Atom has recently acquired software designer and developer Grasp, which specialises in games and virtual reality development, to build its digital platforms. Atom claims to “celebrate your individuality in every way”, by allowing its customers to choose a logo, name and colours to personalise the app experience.

By allowing customers to adapt the interface to suit their preferences, Atom is tapping into the psychology of taking control by allowing customers to make their banking experience truly unique.

It seems as if the big boys are now trying to play catch up with companies like Atom. Barclays recently announced the launch of its Launchpad Business Challenge to bring together bright entrepreneurs to answer the question: How would you use gamification to enhance the mobile and online banking experience for our customers? The bank is exposing sandbox banking application programming interfaces (APIs) and a sandbox mobile banking app and asking participants to “challenge what’s possible”.

The Launchpad will allow Barclays customers to try out and give feedback on new features and ideas developed by startups. Given that the bank has 16 million customers worldwide, out of which 5 million use mobile banking apps, the challenge has a strong appeal for startups.

Why does gamification work?

As we all know, points make prizes. We all like prizes, therefore we all like points. But it’s not just about the prizes.
Consumers are also looking for experiences that are uniquely memorable and immersive. Social connectedness is a hugely influential factor. People typically join a game because their socially networked friends are playing it, and enough interaction can unleash a tidal wave of interest. In addition, status, milestones, competition, immersion and rankings all contribute to the success of a game.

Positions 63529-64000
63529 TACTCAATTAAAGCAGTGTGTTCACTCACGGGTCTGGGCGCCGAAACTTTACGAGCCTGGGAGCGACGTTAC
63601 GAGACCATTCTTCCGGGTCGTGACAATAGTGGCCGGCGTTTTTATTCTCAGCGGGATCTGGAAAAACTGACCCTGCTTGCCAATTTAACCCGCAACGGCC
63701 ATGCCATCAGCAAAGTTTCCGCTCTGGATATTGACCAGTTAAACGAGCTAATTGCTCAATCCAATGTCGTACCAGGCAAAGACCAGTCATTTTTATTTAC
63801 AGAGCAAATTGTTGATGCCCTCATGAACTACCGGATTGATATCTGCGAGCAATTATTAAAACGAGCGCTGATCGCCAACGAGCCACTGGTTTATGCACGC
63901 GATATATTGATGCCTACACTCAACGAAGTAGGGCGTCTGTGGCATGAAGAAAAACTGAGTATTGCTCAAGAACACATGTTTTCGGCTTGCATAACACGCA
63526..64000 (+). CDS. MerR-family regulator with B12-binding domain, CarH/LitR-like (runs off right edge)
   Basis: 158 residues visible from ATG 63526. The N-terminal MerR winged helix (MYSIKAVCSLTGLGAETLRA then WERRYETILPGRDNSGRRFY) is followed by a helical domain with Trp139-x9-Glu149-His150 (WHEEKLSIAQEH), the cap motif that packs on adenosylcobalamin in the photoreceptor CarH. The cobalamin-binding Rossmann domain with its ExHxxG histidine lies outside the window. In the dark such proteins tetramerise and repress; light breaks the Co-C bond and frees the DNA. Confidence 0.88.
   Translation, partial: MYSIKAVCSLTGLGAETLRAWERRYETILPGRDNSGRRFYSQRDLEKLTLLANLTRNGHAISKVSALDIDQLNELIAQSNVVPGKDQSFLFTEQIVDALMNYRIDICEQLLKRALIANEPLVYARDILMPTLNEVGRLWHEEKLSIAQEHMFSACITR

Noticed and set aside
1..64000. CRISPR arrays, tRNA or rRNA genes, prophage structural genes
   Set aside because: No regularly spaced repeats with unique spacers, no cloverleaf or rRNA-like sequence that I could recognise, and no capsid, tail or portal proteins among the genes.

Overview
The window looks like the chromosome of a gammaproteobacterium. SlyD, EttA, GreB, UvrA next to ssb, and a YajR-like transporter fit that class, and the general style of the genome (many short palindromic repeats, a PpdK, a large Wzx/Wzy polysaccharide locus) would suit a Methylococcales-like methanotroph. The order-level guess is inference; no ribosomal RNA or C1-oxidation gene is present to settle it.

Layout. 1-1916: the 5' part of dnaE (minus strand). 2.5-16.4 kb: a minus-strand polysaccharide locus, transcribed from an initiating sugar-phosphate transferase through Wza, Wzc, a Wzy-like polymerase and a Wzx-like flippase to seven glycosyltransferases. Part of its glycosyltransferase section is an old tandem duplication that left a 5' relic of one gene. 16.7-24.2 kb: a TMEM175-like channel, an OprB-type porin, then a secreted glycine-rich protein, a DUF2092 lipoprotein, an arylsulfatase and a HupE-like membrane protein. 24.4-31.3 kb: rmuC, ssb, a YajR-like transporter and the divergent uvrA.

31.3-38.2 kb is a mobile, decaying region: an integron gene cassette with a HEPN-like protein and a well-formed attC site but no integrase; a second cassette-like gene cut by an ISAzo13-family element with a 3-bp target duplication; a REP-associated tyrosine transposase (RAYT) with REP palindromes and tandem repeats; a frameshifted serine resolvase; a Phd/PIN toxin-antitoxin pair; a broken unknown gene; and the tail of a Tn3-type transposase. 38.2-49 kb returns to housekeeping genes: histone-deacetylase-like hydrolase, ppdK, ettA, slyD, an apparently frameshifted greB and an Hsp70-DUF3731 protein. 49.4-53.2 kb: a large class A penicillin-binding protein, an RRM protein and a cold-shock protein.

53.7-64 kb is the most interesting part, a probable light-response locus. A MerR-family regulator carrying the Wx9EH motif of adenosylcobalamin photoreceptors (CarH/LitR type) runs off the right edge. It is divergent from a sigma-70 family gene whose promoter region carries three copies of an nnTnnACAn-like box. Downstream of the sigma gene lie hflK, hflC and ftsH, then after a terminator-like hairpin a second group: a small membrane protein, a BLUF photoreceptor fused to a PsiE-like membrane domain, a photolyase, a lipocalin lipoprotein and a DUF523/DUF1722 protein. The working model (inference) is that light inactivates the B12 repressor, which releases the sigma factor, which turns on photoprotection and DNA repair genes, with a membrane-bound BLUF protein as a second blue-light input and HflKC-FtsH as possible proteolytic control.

It’s not you, it’s me

Personalisation and the ability to customize promotes a sense of ownership in the game through self-expression. Having experiences that deliver delight, preferably packaged into social media-friendly personalised snapshots, is what drives many consumers.

As brand loyalty diversifies and consumers want more personalised experiences, gamification is a perfect way to attract and retain customers. Gamification allows businesses to understand why their customers do what they do, and that they share their values. Moreover, this is an experience that is much more likely to be shared on social media—redefining the relationship with users away from one of them as just consumers.

With consumers demanding ever more personalized experiences, gamification seeks to put the fun into fundamentally pedestrian experiences and transform everyday experiences into something unique.